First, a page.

You are not currently logged in.
Access your personal account or get JSTOR access through your library or other institution:
If You Use a Screen ReaderThis content is available through Read Online (Free) program, which relies on page scans. Since scans are not currently available to screen readers, please contact JSTOR User Support for access. We'll provide a PDF copy for your screen reader.
At Issue: The Palestinian Refugee Issue: Rhetoric vs. Reality
Jewish Political Studies Review
Vol. 20, No. 1/2 (Spring 2008), pp. 43-56
Published by: Jerusalem Center for Public Affairs
Stable URL: http://www.jstor.org/stable/25834776
Page Count: 14
Since scans are not currently available to screen readers, please contact JSTOR User Support for access. We'll provide a PDF copy for your screen reader.
Preview not available
The sixty-year-old Palestinian refugee issue has little connection with reality. It has become solely a bargaining chip used by Arabs and Palestinians in peace talks with Israel and, as such, is a distraction from the real issues of terrorism and boundaries. Indeed, continuing to call Palestinians refugees is a misnomer. They no longer live in tents or temporary quarters. In addition, the Palestinian refugee issue is unique. Since 1920 all other major refugee crises involving the exchange of religious or ethnic populations, while creating hardships, were dealt with in a single generation. Meanwhile, issues such as the "right of return" and compensation were never adequately resolved and were largely forgotten. The same pattern evolved for Jews who fled Middle Eastern and North African countries, even though their number was some 50 percent larger than Palestinian refugees and the difference in individual assets lost was even greater.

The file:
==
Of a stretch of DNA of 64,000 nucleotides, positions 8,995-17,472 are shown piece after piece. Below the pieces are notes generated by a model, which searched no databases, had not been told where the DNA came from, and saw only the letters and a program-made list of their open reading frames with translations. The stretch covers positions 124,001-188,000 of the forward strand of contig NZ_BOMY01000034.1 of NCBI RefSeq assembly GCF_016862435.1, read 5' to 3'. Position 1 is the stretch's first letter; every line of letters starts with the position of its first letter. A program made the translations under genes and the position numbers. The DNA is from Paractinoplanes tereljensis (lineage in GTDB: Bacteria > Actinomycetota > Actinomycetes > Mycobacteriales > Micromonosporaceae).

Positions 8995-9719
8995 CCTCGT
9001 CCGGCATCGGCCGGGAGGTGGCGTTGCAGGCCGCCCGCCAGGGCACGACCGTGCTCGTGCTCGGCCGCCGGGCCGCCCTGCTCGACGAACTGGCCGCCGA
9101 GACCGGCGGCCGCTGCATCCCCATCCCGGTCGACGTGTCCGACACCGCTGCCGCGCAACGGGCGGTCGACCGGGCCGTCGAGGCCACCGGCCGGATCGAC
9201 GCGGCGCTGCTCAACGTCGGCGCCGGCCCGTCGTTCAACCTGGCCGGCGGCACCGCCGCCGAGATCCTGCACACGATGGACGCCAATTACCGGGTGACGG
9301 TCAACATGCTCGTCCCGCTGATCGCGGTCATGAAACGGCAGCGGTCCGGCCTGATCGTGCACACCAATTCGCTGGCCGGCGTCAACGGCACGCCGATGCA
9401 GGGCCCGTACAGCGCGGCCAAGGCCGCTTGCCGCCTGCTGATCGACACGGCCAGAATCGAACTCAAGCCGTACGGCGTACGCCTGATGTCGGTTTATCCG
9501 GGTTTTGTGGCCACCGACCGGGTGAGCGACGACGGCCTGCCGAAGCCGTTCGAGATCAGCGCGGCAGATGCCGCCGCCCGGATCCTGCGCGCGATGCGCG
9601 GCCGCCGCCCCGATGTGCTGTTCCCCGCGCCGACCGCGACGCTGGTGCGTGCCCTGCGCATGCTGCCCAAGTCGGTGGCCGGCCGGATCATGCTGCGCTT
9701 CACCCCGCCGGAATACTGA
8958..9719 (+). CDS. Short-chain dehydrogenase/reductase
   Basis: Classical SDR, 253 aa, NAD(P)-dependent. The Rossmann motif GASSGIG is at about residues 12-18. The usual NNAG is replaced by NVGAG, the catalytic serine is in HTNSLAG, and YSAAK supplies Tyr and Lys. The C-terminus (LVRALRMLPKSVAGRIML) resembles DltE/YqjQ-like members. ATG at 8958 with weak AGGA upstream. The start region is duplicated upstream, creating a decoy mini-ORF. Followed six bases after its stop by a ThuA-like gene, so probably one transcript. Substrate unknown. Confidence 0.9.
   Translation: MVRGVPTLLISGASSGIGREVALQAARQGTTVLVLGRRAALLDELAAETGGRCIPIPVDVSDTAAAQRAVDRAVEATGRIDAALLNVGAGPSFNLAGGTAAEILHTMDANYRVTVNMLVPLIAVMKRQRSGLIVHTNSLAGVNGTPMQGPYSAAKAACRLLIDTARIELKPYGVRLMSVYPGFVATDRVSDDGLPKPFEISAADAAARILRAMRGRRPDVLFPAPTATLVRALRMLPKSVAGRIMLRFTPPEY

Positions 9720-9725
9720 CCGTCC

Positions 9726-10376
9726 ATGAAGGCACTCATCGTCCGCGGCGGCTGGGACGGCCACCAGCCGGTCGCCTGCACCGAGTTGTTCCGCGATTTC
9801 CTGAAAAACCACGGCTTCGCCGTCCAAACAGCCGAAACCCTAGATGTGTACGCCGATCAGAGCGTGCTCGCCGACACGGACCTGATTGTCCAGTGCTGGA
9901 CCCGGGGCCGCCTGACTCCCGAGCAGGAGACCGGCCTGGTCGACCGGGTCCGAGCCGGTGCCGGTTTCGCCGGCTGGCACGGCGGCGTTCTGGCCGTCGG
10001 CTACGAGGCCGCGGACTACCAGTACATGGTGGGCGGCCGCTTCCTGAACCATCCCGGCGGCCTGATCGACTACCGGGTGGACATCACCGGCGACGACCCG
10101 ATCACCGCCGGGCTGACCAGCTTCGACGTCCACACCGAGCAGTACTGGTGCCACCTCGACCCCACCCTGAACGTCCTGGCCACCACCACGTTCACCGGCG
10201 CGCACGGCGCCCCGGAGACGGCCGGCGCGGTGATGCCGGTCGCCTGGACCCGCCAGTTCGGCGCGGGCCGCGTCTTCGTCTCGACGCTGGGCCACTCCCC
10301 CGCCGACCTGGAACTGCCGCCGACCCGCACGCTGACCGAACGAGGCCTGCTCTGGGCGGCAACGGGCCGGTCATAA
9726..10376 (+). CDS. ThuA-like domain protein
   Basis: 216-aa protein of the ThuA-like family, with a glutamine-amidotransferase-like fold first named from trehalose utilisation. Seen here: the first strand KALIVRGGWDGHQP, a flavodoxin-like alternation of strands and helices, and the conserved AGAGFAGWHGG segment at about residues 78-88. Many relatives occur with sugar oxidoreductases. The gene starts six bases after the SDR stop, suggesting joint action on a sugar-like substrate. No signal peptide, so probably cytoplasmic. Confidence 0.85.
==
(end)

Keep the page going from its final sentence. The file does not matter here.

Jewish Political Studies Review © 2008 Jerusalem Center for Public Affairs